Nursing: Career and Education Opportunities in Arkansas
Nursing: Nurses are the "feet on the ground" professionals who make the health care system work. Assisting physicians at all levels of decision making and execution, they are often the interface between patients and their physicians.
Arkansas has a population of 2,889,450, which has grown by 8.08% over the past decade. Nicknamed the "Natural State," Arkansas's capital and biggest city is Little Rock. In 2008, there were a total of 1,599,446 jobs in Arkansas. The average annual income was $32,257 in 2008, up from $31,517 the previous year. The unemployment rate in Arkansas was 7.3% in 2009, which has grown by 2.1% since the previous year. Approximately 16.7% of Arkansas residents have college degrees, which is lower than the national average.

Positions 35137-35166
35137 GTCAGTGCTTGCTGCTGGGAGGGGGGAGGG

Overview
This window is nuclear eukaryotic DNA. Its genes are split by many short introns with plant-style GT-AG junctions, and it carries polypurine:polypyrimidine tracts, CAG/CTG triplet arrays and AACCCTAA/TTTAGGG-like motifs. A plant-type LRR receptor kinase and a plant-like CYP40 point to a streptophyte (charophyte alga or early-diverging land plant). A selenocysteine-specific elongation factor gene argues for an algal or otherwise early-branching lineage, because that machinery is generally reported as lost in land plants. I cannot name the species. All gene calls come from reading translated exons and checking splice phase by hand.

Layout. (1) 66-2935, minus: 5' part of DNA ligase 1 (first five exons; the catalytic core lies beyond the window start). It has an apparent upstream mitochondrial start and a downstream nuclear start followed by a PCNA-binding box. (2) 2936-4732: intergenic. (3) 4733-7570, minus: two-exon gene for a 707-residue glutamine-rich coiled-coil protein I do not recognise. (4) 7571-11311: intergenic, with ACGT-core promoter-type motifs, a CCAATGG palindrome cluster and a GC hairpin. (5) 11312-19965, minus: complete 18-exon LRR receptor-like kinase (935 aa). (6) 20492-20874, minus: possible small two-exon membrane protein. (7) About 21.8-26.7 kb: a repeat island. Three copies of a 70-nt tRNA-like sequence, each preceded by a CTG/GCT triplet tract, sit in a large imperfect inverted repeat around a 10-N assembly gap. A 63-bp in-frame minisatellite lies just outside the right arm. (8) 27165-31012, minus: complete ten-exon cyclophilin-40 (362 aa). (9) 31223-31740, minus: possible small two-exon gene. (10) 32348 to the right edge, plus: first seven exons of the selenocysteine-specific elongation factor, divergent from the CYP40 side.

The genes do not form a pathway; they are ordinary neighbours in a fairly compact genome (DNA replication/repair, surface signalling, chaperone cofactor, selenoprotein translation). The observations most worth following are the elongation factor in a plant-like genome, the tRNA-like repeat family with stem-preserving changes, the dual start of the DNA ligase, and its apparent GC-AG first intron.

The top industries in Arkansas include poultry processing, hardware, and plumbing equipment merchant wholesalers, and ventilation, heating, air-conditioning, and commercial refrigeration equipment manufacturing. Notable tourist destinations include the Museum of Discovery, the Macarthur Museum of Arkansas Military History, and the Quapaw Quarter Association.
CITIES WITH Nursing OPPORTUNITIES IN Arkansas
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CAREERS WITHIN Nursing
Licensed Practical Nurses care for ill, injured, or disabled persons in hospitals, nursing homes, and similar institutions. Licensed Practical Nurses need to note the reactions and responses of others in both work and social situations. They also need to speak clearly and communicate with others.
Registered Nurses assess patient health problems and needs, develop and implement nursing care plans, and maintain medical records. Registered Nurses need to note the reactions and responses of others in both work and social situations. They also need to note the reactions and responses of others in both work and social situations.